Before Prime Minister Narendra Modi’s proposed China visit in May, India may extend e-tourist visa for the Chinese nationals in spite of a strong opposition from intelligence agencies.
The matter was discussed in a meeting chaired by Union Home Secretary LC Goyal, during which an intelligence agency recommended a cautious approach before taking a final decision.
In 2014, India launched e-tourist visa facility for forty countries but China was not included in that list.
‘Though intelligence agency has disapproved the granting of extending e-tourism visas for Chinese citizens, there is a strong possibility of government overriding the intelligence agency’s decision, an official said.
The e-tourist visa enabled by electronic travel authorization would enable the prospective visitor to apply for an Indian visa from his or her home country online without visiting the Indian mission and also pay the visa fee online.
The scheme was launched in November 27, 2014 and since then a total of 1, 10,000 visas have been issued by the government under the scheme.
A number of 14,083 tourist visas were issued last year compared to 2700 in December 2013, recording a growth of 421.6 per cent.
Nearly all of the currency removed from circulation in a surprise 2016 attempt to root out illegal hoards of cash came back into the financial system, Resever Bank of India has announced, indicating the move did little to slow the underground economy.
Prime Minister of India, Narendra Modi’s currency decree, which was designed to destroy the value of billions of dollars in untaxed cash stockpiles, caused an economic slowdown and months of financial chaos for tens of millions of people or demonetization.
Modi announced in a November 2016 TV address that all 500-rupee and 1,000-rupee notes, then worth about $7.50 and $15, would be withdrawn immediately from circulation. The banned notes could be deposited into bank accounts but the government also said it would investigate deposits over 250,000 rupees, or about $3,700. The government eventually released new currency notes worth 500 and 2,000 rupees.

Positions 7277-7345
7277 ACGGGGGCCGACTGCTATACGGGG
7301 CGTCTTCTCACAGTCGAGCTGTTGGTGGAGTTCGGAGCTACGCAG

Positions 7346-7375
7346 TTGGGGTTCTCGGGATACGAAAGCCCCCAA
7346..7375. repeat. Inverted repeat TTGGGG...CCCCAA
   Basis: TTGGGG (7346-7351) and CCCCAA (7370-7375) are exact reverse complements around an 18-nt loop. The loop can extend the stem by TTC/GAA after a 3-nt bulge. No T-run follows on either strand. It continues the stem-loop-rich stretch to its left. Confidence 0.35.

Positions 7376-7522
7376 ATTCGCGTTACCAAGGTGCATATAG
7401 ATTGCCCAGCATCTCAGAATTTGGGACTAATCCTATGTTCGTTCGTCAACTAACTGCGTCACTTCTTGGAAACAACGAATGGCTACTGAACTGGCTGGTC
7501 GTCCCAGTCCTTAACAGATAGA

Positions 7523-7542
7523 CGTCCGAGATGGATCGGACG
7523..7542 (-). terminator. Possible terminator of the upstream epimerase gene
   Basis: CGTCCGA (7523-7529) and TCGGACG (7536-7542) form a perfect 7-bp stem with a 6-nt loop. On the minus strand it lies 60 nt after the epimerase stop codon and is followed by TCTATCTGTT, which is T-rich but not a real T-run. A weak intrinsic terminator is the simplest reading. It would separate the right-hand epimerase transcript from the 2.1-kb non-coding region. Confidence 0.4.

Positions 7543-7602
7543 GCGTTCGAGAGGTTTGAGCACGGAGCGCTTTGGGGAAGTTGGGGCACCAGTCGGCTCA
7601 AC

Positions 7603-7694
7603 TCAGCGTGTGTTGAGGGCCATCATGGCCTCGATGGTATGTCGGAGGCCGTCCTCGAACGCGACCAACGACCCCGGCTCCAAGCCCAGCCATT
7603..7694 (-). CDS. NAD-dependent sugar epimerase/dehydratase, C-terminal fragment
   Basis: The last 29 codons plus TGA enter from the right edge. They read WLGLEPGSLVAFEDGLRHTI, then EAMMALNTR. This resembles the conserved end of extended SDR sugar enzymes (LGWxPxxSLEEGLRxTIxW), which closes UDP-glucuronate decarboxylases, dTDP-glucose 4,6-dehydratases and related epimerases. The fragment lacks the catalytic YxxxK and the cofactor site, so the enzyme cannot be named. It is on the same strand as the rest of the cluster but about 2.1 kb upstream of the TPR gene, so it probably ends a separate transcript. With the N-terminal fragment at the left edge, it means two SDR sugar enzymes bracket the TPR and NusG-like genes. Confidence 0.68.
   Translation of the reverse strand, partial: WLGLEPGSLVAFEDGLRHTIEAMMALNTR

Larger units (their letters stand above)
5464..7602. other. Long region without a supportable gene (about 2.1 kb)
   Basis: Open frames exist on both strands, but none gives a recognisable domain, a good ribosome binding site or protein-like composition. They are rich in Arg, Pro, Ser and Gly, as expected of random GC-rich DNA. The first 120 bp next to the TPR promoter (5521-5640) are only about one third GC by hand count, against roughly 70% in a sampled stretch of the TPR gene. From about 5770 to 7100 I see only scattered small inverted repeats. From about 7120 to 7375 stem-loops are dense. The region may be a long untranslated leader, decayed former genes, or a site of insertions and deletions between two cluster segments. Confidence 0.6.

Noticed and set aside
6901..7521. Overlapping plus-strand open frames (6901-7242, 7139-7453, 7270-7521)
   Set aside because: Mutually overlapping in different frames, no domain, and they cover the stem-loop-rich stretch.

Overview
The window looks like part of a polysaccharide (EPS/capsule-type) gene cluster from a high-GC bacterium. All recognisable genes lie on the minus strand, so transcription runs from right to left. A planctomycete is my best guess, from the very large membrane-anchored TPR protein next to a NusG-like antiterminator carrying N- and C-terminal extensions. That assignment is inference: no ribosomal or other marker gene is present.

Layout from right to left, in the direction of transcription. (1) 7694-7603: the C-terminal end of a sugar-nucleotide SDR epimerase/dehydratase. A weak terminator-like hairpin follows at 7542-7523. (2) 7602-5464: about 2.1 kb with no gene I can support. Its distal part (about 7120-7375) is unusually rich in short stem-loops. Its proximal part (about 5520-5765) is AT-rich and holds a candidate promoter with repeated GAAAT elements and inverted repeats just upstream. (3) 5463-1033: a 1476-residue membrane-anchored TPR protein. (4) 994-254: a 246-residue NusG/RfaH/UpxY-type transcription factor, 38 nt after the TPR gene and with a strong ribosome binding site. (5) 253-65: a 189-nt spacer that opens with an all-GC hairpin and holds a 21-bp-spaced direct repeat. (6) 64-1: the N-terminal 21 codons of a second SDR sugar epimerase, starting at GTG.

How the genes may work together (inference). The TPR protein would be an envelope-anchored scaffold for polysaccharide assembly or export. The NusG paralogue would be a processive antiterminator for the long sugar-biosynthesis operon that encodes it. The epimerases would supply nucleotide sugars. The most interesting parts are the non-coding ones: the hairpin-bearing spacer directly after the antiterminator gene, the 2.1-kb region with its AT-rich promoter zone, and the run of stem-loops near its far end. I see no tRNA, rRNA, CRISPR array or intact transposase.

In theory, the decree meant corrupt politicians and businesspeople would suddenly find themselves sitting on billions of dollars in worthless currency, known here as “black money.”
“A few people are spreading corruption for their own benefit,” Modi said in the surprise nighttime speech announcement of the order. “There is a time when you realize that you have to bring some change in society, and this is our time.”
But even as the decree caused turmoil for those in India who have always depended on cash — the poor and middle class, and millions of small traders — the rich found ways around the currency switch. In the months after the decree, businesspeople said that even large amounts of banned currency notes could be traded on the black market, though middlemen charged heavy fees.
The reserve bank of India report said in its Wednesday report that 99.3 percent of the $217 billion in notes withdrawn from circulation had come back into the economy. Some officials had originally predicted that number could be as low as 60 percent.
“Frankly, I think demonetization was a mistake,” said Gurcharan Das, a writer and the former head of Proctor & Gamble in India. He said that while it did broaden the country’s tax base, it was a nightmare for the immense, cash-dependent informal economy.
“You can’t overnight change that in a country which is poor and illiterate. Therefore, for me it’s not only an economic failure but a moral failure as well,” Das said. (VOA)